Ketamine study among Otago projects funded

Paul Glue
Paul Glue
Dunedin research to shed new light on how the sometimes controversial drug ketamine helps counter anxiety and depression is among many newly funded projects.

The Health Research Council announced today the University of Otago had just received about $26.5million of $71.58 million allocated nationally to 47 health research contracts.

This funding will support planned ketamine research by Prof Paul Glue, of the university’s Dunedin department of psychological medicine, as well as 13 other Otago projects and two programme grants to Wellington campus researchers, the latter totalling nearly $10million.

Ketamine has often been used as an animal tranquilliser and also an anaesthetic in humans.

"It’s great," Prof Glue said of the $1,438,829.50 grant.

Michael Baker
Michael Baker
He remembered that about 10 years ago there was a "huge furore" over suggestions of any possible use of ketamine for patients with mental illness.

About 20% of New Zealanders were affected by either anxiety, or, from time to time, depression and other neurotic and stress-related disorders, which were a "leading cause of health disability", resulting in costs to public health and suicide risk.

Conventional drugs targeted only some of these disorders and often took months to become fully effective, and 30% of patients were "completely treatment resistant", resulting in high costs and suicide risks, he said.

Ketamine appeared "swiftly therapeutic in all" and no-one knew why.

Otago researchers would, for the first time, use EEGs to assess brain-wave patterns and brain activity and efficacy during ketamine therapy across several neurotic disorders.

The results should lead to new methods that could revolutionise treatment for such patients, he said.

Prof Michael Baker, of Otago’s Wellington campus, has received $4,951,982.35 to undertake a five-year study on the "integrated prevention of infectious diseases and long-term conditions".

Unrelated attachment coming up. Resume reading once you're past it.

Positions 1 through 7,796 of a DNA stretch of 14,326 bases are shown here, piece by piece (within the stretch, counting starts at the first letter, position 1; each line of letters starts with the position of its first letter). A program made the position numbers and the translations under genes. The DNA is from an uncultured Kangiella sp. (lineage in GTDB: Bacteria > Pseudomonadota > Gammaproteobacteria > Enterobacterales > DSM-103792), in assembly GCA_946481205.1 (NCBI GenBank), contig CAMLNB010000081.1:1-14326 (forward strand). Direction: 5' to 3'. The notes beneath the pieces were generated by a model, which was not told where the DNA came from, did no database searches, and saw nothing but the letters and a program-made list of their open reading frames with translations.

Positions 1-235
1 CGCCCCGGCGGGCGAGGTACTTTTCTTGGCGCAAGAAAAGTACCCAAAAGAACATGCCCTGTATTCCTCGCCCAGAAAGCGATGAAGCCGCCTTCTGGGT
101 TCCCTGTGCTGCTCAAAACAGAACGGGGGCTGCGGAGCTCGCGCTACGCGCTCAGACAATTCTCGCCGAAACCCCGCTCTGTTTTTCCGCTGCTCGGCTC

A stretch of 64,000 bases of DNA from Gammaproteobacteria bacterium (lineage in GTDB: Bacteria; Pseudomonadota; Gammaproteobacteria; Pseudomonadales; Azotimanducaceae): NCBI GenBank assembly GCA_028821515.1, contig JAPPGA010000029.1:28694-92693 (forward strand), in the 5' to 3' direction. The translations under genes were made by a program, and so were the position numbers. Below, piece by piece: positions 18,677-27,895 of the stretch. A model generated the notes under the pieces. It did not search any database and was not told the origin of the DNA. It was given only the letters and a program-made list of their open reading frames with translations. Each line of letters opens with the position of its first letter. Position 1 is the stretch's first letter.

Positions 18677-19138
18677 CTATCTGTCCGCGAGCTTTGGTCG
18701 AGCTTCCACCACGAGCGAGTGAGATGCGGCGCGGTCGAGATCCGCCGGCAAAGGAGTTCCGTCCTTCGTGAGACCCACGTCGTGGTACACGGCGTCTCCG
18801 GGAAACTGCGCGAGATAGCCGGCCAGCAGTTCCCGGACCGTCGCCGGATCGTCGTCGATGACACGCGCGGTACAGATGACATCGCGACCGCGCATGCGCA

"Poverty, infectious diseases, and serious long-term conditions such as stomach cancer and diabetes tend to occur together — termed ‘syndemics’," Prof Baker said.

A "symbiotic" programme team would work in partnership with communities, practitioners, Maori health providers and policymakers to "create practical, effective solutions to break syndemic cycles and advance health and equity", he said.

Among the several research goals were "better vaccination policy and improved safety of the food supply and drinking water".

Associate Prof Nevil Pierse, also of the Wellington campus, received $4,996,214.50 over five years for research to "maximise the health and wellbeing gains from housing".

Other Otago projects.— Prof Gregory Cook, microbiology and immunology, $1,197,343.55; Prof Catherine Day, biochemistry $1,197,433.37; Prof David Grattan, anatomy, $1,199,971.30; Prof Greg Jones, surgical sciences, $1,325,323.50; Associate Prof Peter Jones, physiology, $1,189,936.70; Dr Matthew McNeil, microbiology and immunology, $1,199,272.35; Associate Prof Ivan Sammut, pharmacology and toxicology, $1,143,638.85; Prof Paul Smith, pharmacology and toxicology, $1,188,357.10; Dr Khoon Lim, Christchurch, $730,435.20; Prof Lynette Sadleir, $1,199,869.65; Dr Melissa McLeod, $1,199,300.15; Dr Caroline Shaw, $1,199,695.10, all Wellington; Pacific project, Dr Jesse Kokaua, Wellington, $1,199,999.55.


 

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